Today 17th September 2020, the World Health Organization (WHO) commemorates ‘Patient Safety Day’ focused on the safety of health workers. Health workers face many potential hazards in delivering their duties to patients that often render them patients as well. Regardless of the cadre, these hazards are real. In many cases they are a cause of obscure suffering. This is because the suffering of health workers goes unnoticed or is never voiced. Consequently this highlight of the WHO is timely particularly now when health workers are at the frontline of combatting the dreaded COVID-19 globally.
Beyond the high risk of infection and resultant demise from the current pandemic, health workers are also susceptible to other infections including tuberculosis, HIV/AIDS, hepatitis, amongst others. With increasing risk where clients are unaware or intentionally fail to disclose existing conditions. A very painful reminder was the loss of dear health workers in Lagos, during the 2014 Ebola outbreak when an infected client intentionally did not disclose his exposure and illness.
Other hazards include exposure to chemicals used in laboratory testing, ergonomic hazards from lifting objects and even clients where appropriate infrastructure are lacking, and fire and electrical hazards. In considering the wider scope of work in the health sector, it is clear to see that these exposures can also affect technicians, engineers and other support staff keeping health delivery going.
By failing to optimize safety levels in the health sector, health workers are less motivated and empowered to ensure safety of clients or patients. First of all promoting safety ensures that health workers are increasingly aware of and continue to update their knowledge of safety in health care. Awareness increases interest in this case. Further knowledge promotes a greater safety culture which clients ultimately benefit from as primary beneficiaries of health services. Finally, clients as patients are motivated to engage in their care as well as monitor that safety protocols which often are widely exhibited, are followed. Therefore there is a ripple beneficial effect in investment in health worker safety.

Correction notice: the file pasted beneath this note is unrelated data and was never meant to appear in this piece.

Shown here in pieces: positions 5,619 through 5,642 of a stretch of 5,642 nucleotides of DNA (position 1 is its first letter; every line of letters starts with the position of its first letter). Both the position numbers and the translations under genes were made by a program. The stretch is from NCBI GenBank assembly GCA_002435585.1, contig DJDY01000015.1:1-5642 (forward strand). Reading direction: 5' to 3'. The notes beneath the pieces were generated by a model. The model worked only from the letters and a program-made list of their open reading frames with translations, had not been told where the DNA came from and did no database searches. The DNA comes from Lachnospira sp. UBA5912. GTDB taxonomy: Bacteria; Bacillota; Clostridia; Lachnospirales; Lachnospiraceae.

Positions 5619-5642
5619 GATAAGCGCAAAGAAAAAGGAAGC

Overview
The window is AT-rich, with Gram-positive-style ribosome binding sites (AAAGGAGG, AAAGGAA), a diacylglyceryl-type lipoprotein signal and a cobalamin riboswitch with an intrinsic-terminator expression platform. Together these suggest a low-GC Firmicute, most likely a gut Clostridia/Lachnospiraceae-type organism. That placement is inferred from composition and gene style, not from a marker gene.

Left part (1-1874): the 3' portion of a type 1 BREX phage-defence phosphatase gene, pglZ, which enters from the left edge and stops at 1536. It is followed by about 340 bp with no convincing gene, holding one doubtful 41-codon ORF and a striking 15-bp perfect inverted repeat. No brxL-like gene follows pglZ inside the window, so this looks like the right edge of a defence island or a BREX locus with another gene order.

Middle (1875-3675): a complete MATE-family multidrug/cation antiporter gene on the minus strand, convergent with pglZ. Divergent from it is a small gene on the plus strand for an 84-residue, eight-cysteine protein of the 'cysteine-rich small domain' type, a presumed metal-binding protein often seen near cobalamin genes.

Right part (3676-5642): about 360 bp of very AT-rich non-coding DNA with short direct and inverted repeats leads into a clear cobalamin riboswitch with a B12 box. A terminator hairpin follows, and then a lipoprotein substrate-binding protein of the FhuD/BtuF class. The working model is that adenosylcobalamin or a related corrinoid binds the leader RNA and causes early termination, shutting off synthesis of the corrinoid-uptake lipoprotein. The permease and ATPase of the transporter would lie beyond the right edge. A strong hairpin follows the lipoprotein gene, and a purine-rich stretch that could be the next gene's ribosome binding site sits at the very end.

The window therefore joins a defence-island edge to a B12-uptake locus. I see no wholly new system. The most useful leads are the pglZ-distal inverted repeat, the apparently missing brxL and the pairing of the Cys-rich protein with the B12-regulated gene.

Still, little emphasized aspects of health worker safety must also be amplified. In this vein psychologically supportive environments are necessary. This is not just to ensure optimal emotional and mental functioning of health workers but also to promote cohesive teamwork across the sector. Health worker voices must be heard. Whether at the level of health teams in hospitals or in the wider health sector, allowing for dialogue not only reduces individual stress levels that affect risk of diseases like diabetes and hypertension, but also promotes effective health responses. This is particularly relevant in the past couple of days, as different cadres of health workers have embarked on industrial action in Nigeria, pointing out (amongst others issues) professional inequities.
While some may view this as a tussle between different health professionals, the reality is health teams are required to ensure effective and safe care of the population. Without the reality of professional equity, exceptional health delivery in Nigeria will continue to remain an aspiration. For this reason a creative solution must be found. This solution should also take the WHO’s health worker safety charter, launched today in consideration. It professes that safe working conditions, training, remuneration and respect be accorded to all health workers. The Nigeria government at all levels through her ministry’s of health, should reflect on in its deliberation and dialogue in addressing the current health worker crisis.